ny1

photo credit: New York Daily News

NY1 Anchors Are Suing the Network

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Jun. 20 2019, Published 3:45 p.m. ET

Longtime, female anchors of the beloved local newscast NY1 are suing the network for age and gender discrimination. The case, which has been filed at the Federal District Court in Manhattan, is claiming that the show’s parent company is systematically doing away with older, female talent in favor of younger, fresh talent.

NY1, originally owned by Time Warner Cable, was bought out by Charter Communications in 2016. After the purchase, the company began laying off longtime anchors (both men and women), updated sets and graphics, and as the plaintiffs claim, began getting rid of older, female talent.

Ranging from ages 40 to 61, the women suing Charter Communications said that the company began cutting down their airtime, reduced their anchoring slots, left them out of promotional campaigns, and had been ignoring their concerns when brought up.

“We feel we are being railroaded out of the place,” Roma Torre, a longtime NY1 anchor, told The New York Times.

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“Men age on TV with a sense of gravitas, and we as women have an expiration date.”

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“Men age on TV with a sense of gravitas, and we as women have an expiration date.”

Torre, age 61, said that her three hour, weekday, solo-anchoring time has been cut to one hour. Her co-anchoring time was reduced as well. The women are also upset by the blatant favoring of star anchor, Pat Kiernan, whose salary is more than double than that of Torre’s. She told The Times that when she requested to use Kiernan’s remodeled studio, they told her to “stop complaining.” And, for Kiernan’s 20th year with NY1, his anniversary was highly advertised while Torre’s 25th year with the newscast received little to no attention.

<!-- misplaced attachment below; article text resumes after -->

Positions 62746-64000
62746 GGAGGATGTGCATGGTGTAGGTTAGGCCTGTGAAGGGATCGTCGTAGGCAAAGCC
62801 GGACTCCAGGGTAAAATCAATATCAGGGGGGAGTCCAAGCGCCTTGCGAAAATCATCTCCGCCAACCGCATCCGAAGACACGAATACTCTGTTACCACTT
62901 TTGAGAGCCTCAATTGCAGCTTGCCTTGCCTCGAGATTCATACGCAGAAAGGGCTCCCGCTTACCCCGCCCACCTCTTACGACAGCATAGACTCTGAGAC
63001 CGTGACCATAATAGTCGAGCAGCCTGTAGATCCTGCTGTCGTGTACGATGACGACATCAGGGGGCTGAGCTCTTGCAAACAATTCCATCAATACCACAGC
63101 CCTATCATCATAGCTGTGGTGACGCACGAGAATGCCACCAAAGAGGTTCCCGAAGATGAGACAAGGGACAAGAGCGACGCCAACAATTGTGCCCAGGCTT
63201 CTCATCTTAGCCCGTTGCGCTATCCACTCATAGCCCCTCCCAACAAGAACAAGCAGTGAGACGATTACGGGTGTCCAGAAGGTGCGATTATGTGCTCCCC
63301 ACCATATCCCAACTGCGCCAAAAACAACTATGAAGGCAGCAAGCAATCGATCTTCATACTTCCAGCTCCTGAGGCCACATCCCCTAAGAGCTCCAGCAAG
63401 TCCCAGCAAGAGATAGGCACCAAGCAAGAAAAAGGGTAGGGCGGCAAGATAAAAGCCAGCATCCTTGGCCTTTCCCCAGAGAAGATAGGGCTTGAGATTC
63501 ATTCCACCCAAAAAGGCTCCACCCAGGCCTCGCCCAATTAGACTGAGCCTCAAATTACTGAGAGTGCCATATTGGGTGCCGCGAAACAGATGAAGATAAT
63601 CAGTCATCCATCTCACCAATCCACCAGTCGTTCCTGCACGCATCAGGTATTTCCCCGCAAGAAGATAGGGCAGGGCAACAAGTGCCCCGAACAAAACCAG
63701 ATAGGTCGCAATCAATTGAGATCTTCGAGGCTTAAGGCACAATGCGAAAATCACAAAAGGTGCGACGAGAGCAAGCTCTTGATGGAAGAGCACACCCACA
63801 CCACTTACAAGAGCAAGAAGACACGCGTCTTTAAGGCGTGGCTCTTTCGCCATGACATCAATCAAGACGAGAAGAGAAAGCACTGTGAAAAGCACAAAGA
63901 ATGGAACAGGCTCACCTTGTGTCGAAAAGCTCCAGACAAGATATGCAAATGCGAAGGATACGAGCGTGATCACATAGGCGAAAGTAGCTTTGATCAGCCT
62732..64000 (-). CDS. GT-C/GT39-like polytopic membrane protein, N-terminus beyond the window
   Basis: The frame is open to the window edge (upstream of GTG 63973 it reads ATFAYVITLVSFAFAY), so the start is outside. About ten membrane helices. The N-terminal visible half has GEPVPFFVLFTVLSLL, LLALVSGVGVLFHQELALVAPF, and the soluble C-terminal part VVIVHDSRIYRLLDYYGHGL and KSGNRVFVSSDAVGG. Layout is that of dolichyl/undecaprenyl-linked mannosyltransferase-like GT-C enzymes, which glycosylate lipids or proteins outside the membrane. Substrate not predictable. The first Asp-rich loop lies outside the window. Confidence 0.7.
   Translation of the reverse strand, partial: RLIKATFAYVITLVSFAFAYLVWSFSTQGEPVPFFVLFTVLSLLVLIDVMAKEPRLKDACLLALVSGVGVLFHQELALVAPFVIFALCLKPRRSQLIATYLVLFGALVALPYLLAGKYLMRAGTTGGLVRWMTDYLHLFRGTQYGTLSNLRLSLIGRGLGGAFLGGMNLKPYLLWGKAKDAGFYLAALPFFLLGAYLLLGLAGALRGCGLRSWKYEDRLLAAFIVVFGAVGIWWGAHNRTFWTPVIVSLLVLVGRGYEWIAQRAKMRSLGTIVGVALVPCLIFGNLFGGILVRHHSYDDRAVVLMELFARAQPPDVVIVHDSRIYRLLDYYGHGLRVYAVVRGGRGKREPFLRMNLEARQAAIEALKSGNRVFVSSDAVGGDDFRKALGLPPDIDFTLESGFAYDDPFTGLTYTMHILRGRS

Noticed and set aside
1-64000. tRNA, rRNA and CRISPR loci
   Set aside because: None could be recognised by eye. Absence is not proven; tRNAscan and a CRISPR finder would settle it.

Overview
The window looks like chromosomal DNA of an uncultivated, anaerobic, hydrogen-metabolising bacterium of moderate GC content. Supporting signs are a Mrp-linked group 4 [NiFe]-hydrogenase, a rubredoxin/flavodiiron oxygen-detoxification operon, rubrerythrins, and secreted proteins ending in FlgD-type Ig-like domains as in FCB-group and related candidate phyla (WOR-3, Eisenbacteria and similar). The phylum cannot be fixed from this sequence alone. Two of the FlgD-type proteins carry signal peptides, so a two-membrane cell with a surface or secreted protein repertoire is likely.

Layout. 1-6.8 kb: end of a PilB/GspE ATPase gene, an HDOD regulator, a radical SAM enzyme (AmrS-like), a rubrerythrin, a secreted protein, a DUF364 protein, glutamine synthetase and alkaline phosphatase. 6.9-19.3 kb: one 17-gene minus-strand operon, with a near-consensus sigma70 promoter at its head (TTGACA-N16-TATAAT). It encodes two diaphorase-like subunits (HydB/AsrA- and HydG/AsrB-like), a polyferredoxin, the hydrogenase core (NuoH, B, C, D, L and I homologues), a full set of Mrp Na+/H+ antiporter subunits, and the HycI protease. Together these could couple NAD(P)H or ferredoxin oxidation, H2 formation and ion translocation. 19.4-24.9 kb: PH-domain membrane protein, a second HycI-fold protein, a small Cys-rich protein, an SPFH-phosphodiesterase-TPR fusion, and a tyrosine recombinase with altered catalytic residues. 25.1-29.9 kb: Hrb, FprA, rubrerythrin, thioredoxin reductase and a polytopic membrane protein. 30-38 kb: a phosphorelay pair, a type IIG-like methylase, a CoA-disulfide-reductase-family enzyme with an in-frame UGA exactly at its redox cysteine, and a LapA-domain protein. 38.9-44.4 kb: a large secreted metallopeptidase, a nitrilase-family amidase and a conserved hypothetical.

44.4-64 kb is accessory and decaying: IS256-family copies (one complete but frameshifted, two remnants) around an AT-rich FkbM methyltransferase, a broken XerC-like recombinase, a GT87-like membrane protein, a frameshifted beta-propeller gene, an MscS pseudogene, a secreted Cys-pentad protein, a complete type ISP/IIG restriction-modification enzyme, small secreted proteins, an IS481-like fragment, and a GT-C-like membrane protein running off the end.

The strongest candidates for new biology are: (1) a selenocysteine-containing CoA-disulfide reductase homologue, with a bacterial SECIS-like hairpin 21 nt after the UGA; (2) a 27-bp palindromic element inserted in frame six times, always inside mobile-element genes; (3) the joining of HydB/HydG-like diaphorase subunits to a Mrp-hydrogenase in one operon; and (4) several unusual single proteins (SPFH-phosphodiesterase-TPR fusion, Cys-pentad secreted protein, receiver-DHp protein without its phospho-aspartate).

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“It fits the rhetoric of ‘These whiny old ladies are complaining again…But this is career-ending, these opportunities that we’re not getting,” Another plaintiff, Amanda Farinacci, told The Times. “It’s always there as a woman… How much longer do I have? Where am I going? Look at Chuck, he’s been there 45 years. And people just disappear, like Sue.”

Charter Communications is claiming that these allegations are false. Spokeswoman, Maureen Huff, stated, “We take these allegations seriously and as we complete our thorough review, we have not found any merit to them… NY1 is a respectful and fair workplace and we’re committed to providing a work environment in which all our employees are valued and empowered.”

The women hope going public with the case will help open people’s eyes to the issue of age discrimination in the media. “We don’t have animosity toward the younger people who are taking our jobs,” said Torre. “But they’re going to get older, too, one day. And this cycle has got to stop.”

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